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Duram
science forum beginner

Joined: 28 Jun 2006
Posts: 1

Posted: Wed Jun 28, 2006 12:13 am    Post subject: Domino Fall Speed

What is the domino fall speed?
How to figure knowing the domino size and the distance between them?
Is there any site about domino fall path construction, size records,
number of pieces records and other info´s?
Patrick Hamlyn
science forum beginner

Joined: 03 May 2005
Posts: 45

Posted: Wed Jun 28, 2006 1:37 am    Post subject: Re: Domino Fall Speed

"Duram" <danur@@ig.com.br> wrote:

 Quote: What is the domino fall speed? How to figure knowing the domino size and the distance between them? Is there any site about domino fall path construction, size records, number of pieces records and other info´s?

I recommend dropping the domino in a large tub of water. The fall speed will
then be easily measured with a stopwatch.
Mark Spahn

Joined: 07 Jul 2005
Posts: 62

Posted: Wed Jun 28, 2006 4:26 am    Post subject: Re: Domino Fall Speed

Come to think of it, this is an interesting question, although poorly
expressed. (What does "domino fall speed" mean?)
Let me try to restate the problem:
Given a straight row of dominoes, when you cause the first domino
in the row to topple, striking the next domino, which hits the next,
and so on, what determines the speed at which the wavefront of
toppling dominoes travels?
Can you vary this speed by changing the spacing between the dominoes,
the dimensions of the dominoes, the density (weight) of the dominoes,
the force with which the first domino is push over?
With standard-size and -weight dominoes, is this speed a constant?
If so, how many miles per hour is it?
Surely someone has considered and solved this problem long ago,
but where can one find a discussion of this intriguing puzzle?

-- Mark Spahn

"Patrick Hamlyn" <path@multipro.N_OcomSP_AM.au> wrote in message
news:69n3a2l3h6hg0ah1s3a5ahtno6q5tv66vn@4ax.com...
"Duram" <danur@@ig.com.br> wrote:

 Quote: What is the domino fall speed? How to figure knowing the domino size and the distance between them? Is there any site about domino fall path construction, size records, number of pieces records and other info´s?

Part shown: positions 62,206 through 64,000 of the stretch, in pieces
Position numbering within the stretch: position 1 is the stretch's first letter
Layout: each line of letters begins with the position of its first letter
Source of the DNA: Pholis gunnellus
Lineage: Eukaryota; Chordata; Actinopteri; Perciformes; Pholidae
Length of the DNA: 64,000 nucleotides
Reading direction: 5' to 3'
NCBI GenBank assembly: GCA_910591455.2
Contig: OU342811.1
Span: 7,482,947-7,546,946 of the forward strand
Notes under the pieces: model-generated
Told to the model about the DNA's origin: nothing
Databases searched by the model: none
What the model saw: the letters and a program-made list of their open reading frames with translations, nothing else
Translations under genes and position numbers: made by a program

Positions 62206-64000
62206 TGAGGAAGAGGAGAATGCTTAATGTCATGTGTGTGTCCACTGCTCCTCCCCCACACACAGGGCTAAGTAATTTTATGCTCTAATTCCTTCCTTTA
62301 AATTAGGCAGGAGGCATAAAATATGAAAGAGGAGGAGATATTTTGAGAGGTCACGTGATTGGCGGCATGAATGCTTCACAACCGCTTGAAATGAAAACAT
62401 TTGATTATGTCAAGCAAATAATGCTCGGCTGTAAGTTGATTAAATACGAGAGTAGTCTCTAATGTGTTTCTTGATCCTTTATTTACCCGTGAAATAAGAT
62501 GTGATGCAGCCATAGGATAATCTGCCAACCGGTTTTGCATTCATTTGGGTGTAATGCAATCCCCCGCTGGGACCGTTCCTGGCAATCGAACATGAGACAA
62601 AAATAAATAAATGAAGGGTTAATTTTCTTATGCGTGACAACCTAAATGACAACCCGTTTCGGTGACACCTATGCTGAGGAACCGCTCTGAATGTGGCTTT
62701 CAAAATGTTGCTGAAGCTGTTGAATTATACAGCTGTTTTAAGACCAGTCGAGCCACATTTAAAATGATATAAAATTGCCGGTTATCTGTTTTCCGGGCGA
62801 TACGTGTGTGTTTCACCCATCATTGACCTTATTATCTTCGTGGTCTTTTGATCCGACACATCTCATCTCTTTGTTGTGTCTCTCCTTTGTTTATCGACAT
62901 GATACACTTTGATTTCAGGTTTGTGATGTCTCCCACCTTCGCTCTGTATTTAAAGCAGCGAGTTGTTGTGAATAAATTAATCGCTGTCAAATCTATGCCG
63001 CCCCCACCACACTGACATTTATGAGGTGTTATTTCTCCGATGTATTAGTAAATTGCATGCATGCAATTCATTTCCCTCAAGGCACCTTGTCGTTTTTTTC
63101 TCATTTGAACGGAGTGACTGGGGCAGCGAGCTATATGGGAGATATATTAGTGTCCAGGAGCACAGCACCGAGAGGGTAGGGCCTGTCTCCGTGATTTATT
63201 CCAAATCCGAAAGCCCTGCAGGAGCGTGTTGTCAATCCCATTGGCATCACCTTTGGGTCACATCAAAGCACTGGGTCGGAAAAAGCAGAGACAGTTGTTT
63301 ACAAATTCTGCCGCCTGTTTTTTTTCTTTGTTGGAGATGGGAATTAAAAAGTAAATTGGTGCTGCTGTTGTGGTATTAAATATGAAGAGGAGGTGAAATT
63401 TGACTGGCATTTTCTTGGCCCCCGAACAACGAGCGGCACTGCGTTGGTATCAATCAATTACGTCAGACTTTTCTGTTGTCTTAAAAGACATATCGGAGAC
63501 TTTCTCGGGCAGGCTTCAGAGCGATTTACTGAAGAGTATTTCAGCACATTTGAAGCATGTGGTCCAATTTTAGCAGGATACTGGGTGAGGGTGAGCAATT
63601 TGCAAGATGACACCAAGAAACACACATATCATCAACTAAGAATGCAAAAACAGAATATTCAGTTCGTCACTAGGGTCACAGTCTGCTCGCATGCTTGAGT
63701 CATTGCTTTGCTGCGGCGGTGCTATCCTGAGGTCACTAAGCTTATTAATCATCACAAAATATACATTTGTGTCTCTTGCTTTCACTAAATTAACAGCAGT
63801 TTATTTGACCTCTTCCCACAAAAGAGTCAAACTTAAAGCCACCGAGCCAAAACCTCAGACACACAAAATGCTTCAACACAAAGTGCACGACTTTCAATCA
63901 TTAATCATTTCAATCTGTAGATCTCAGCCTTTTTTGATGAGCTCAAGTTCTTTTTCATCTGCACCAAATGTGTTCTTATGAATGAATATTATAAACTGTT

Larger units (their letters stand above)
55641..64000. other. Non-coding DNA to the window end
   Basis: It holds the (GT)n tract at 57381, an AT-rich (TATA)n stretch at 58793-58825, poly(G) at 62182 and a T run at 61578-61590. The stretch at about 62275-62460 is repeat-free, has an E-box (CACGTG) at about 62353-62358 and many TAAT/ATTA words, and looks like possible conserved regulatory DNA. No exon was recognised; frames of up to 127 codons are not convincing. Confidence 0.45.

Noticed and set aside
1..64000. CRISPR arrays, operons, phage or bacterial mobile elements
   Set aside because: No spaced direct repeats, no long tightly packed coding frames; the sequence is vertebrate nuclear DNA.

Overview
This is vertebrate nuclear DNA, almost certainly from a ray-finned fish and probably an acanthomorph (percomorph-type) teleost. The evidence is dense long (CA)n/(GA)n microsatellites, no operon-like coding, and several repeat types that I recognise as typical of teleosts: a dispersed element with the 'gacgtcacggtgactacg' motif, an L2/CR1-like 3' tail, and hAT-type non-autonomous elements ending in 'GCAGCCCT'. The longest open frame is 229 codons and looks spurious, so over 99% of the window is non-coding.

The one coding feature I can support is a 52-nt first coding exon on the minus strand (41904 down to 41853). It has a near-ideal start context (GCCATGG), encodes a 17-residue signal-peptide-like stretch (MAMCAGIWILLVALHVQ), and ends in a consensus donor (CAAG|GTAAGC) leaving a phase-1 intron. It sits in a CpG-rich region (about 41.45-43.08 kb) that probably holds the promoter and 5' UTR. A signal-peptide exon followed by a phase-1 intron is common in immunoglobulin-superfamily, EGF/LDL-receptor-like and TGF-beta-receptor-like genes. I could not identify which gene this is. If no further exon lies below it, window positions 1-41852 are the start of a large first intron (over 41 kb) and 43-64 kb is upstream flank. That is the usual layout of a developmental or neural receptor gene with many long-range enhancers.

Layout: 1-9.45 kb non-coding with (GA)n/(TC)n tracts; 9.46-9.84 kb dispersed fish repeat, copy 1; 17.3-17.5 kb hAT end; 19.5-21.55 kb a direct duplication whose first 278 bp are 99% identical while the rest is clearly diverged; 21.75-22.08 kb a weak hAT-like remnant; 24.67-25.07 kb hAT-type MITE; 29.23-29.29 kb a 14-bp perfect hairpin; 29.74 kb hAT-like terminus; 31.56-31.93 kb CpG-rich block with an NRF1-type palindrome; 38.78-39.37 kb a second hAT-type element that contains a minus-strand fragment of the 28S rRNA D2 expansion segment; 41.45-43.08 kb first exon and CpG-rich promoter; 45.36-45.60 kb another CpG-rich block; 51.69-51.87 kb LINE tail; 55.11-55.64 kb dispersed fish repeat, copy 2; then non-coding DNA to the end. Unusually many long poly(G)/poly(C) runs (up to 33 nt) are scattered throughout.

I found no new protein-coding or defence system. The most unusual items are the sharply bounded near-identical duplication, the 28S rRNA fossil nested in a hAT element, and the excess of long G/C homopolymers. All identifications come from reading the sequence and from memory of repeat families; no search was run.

I recommend dropping the domino in a large tub of water. The fall speed will
then be easily measured with a stopwatch.
jasen
science forum beginner

Joined: 28 Jun 2006
Posts: 16

Posted: Wed Jun 28, 2006 11:38 am    Post subject: Re: Domino Fall Speed

On 2006-06-28, Duram <danur@> wrote:
 Quote: What is the domino fall speed?

depends on size etc... plug innertia figures into kinematic formulae for
exact result.

 Quote: How to figure knowing the domino size and the distance between them?

ah topple-propogation speed, probably easiest to do tests

iirc wider spacing propagates slightly slower

 Quote: Is there any site about domino fall path construction, size records, number of pieces records and other info´s?

Guiness book of records would be a start.

--

Bye.
Jasen
--CELKO--
science forum beginner

Joined: 04 May 2005
Posts: 23

Posted: Wed Jun 28, 2006 1:42 pm    Post subject: Re: Domino Fall Speed

 Quote: Surely someone has considered and solved this problem long ago, but where can one find a discussion of this intriguing puzzle?

THE GEAT FALLING DOMINO BOOK by Bob Speca 1979, ISBN 0-446-97046-8 is
a history of the guy who did this stuff on telvision shows for a few
years to get it the world records and raise money for charity

DOMINOES -67 GAMES & TRCIKS by Malcolm A. Bryant, 1982, ISBN
0-8306-1308-0 has a lot of details for arrangements based onthe ratios
of the tiles.

There was also a piece in Scientific American on this subject by Jeral
Walker.

 Quote: From http://www.cincinnati.com/freetime/strange/091602_strange.html and the "Strange but True" column:

Q. When dominoes are set up in a row and then toppled in chain
reaction, how fast does the wave move? How big can the last domino be,
felled by the small initial push?

A: University students in the Netherlands toppled 1.4 million dominos,
says Robert Banks in "Towing Icebergs, Falling Dominoes, & Other
Adventures in Applied Math." Had these all been arranged in a single
row, and spaced maybe 2 cm apart, totaling 28 km, wave speed would have
been around 3 km/hr during the approximately 10 hours of toppling time.

Now take this setup one better by introducing a multiplier factor,
where each successive domino is, say, 1.414 times larger than the
preceding domino, details Jearl Walker in "Scientific American." Walker
(crediting Lorne A. Whitehead) started with an acrylic domino so small
he "could hardly stand it upright," then progressed until the 13th
domino was so heavy he had "difficulty lifting it into place." Still,
the chain reaction initiated by the tiny first domino dropped the end
one, which was 64 times higher and 262,144 times heavier, and with
potential energy almost 17 million times greater!

Make the chain even longer and the sky might be the limit, with
end-line dominoes hardly moveable by mortal men.

The hardcore math is at:

http://www.lorentz.leidenuniv.nl/~jmjvanl/domino.pdf

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